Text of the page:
How to close a revolving door

How to close a revolving

Schalit protesters 248.88 (photo credit: )
Schalit protesters 248.88
(photo credit: )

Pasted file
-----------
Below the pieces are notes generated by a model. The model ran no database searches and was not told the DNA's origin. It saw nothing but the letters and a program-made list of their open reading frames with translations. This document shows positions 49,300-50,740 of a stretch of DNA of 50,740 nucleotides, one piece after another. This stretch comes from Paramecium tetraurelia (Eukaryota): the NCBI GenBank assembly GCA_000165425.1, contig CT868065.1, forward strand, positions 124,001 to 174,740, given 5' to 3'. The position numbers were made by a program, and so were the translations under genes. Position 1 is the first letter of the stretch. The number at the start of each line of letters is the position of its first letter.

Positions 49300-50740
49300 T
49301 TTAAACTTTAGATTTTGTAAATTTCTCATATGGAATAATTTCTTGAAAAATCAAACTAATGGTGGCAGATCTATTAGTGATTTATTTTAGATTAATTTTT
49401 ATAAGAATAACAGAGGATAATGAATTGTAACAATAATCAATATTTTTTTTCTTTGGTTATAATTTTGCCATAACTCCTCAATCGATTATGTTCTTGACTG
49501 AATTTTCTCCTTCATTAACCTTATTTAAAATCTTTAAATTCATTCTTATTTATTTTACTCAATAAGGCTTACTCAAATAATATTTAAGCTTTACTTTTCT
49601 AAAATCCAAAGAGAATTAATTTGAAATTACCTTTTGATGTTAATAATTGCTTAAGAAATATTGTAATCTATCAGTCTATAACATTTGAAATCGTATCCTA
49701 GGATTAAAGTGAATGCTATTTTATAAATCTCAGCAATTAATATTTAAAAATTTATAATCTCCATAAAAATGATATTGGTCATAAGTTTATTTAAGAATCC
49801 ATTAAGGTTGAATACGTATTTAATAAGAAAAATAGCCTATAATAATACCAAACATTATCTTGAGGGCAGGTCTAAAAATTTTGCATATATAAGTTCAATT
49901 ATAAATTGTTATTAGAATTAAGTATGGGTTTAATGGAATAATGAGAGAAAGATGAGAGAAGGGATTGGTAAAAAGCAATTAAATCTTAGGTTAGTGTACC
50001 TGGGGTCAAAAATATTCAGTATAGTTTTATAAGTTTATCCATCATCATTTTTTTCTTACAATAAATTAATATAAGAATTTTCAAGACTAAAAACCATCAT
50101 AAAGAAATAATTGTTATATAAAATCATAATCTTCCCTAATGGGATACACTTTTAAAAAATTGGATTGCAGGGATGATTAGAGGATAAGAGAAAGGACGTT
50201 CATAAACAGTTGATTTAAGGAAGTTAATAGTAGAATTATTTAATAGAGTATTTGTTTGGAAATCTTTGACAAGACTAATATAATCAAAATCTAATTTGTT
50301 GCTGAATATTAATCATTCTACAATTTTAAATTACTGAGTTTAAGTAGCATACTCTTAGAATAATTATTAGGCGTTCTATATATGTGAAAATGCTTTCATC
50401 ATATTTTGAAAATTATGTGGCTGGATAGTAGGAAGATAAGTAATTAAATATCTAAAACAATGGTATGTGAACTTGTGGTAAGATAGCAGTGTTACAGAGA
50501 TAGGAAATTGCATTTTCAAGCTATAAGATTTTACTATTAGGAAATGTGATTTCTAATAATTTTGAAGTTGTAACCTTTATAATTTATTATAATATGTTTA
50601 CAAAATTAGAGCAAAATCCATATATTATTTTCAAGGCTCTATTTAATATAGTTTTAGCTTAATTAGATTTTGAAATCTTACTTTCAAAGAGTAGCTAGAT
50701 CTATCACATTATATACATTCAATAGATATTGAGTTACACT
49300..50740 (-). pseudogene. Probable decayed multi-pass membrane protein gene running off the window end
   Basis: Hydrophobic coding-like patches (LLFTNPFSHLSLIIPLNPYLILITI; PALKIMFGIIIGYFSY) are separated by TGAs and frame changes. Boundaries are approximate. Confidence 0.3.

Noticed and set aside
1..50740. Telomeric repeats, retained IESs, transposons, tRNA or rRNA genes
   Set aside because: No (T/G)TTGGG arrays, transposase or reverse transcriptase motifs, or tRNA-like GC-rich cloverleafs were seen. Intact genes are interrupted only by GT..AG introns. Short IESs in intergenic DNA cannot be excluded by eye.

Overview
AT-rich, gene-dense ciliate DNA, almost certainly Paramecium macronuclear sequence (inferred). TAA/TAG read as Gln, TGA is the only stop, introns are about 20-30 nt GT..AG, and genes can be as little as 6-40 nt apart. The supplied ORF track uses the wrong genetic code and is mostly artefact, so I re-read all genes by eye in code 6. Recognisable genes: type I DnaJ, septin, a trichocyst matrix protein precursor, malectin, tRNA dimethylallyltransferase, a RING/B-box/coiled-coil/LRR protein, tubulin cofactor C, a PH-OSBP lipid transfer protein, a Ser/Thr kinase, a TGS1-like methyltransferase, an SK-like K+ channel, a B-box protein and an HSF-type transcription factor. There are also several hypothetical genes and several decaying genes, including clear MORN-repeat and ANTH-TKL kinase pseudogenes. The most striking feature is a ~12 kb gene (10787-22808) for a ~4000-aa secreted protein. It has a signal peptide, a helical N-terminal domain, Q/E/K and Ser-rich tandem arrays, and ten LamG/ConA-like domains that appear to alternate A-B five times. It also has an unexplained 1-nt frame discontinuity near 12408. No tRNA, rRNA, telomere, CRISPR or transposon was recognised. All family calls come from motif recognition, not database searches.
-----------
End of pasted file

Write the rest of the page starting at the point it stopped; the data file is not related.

In politics having the initiative is often desired, but when dealing with political problem stemming from national-security issues, initiative becomes all-important. Israel, over the past two decades, has lost the initiative when it comes to its prisoner exchange policy, to the point that terror organizations have direct access to the levers of the Israeli national dialogue. Now, with the Schalit deal in center stage, how is it possible for a right-wing government to save face by negotiating with terrorists, bring its soldier-son home, while regaining the initiative? It was said by someone that a good steward "make us realize the insignificance of circumstance." Though a seemingly impossible task, Prime Minister Binyamin Netanyahu could turn this pernicious Catch-22 into an act that would bring national healing. An act that will allow for future political guidance, setting a new path after Israel bring its last soldier home, somberly closing the door behind him for any future soldiers that are to fall into the enemies hands. Netanyahu has already had to face tough decisions and will probably face even tougher ones in the near future. But the allegedly imminent prisoner exchange for Shalit is undoubtedly one of the hardest he will have to make. The soldier-son is sacrosanct in Israel because it sits at the intersection of so many cultural values and political norms, and brings to the fore the real-life implications of one man's decision. Netanyahu is under immense pressure to make a decision fraught with heavy moral and security implications. No matter what position one takes on the matter, the fact that there are compelling reasons for both sides means that it is a lose-lose situation to some extent. AND, OF course, this is what Netanyahu faces: retrieve Gilad Shalit from his living nightmare and relieve the nation, while risking national and civilian security and any remaining deterrent power; or stand firm against Hamas unconscionable blackmail and perversion of justice. We wouldn't want to be making that decision. We believe the pressure and sense of personal responsibility will lead Netanyahu to sign off on the exchange in the end. But though it's a lose-lose situation, he can still minimize his losses, and salvage some gains. He can use the moment to strengthen the country, and assuage the sense of powerlessness. If Netanyahu is indeed going to agree to Hamas' demands, he must concurrently unveil an uncompromising and comprehensive policy on prisoner exchanges, the outlines of which are reportedly being worked on. Among some of the proposals one can agree with: if Israel sees fit to do an exchange, it will be on the basis of 1:1, and failure to respond in timely fashion to such terms will serve as a warrant to pursue and bring to justice those deemed responsible for the kidnapping; failure of the enemy to accord its prisoners the rights due to him will result in a commensurate downgrade in Israel's treatment of the enemy's prisoners, to the minimal requirements under law; any soldier serving near border regions will be administered a soluble chip, so that his immediate whereabouts can be located (this technology exists); any terrorist released who carries out a terror attack and is caught will receive the death penalty, this applies retrospectively, not only for the current exchange. No more back-channels, no intermediaries, no more legitimization, but unhesitant rejection of posturing within such an insidious and barbarous negotiation. THE EFFECT of introducing a new policy concurrent with the exchange is not only normative but declaratory - letting the enemy know that this exchange was the last such extortion, because the rules of the game have changed. It also lets the Israeli people know that though this was a painful decision, the new policy means that Netanyahu or any future head of state will never have to make one like that again. All this will allow for welcoming home our not forgotten soldier-son, Gilad Schalit, while regaining the initiative in this ongoing struggle against a cowardly organization that fights in the shadows, and in the light of day barters in blood. A future national policy directive that sets a new path for current and future governments to follow is the only cogent response at this point. If Israel does bring its last soldier home, it must also close the door behind him for such outrageous deals on any future prisoner exchanges. The writers are co-founders of the Jewish National Initiative, a political action forum dedicated to the ideas of Jewish rejuvenation being forged by young thinkers and leaders worldwide.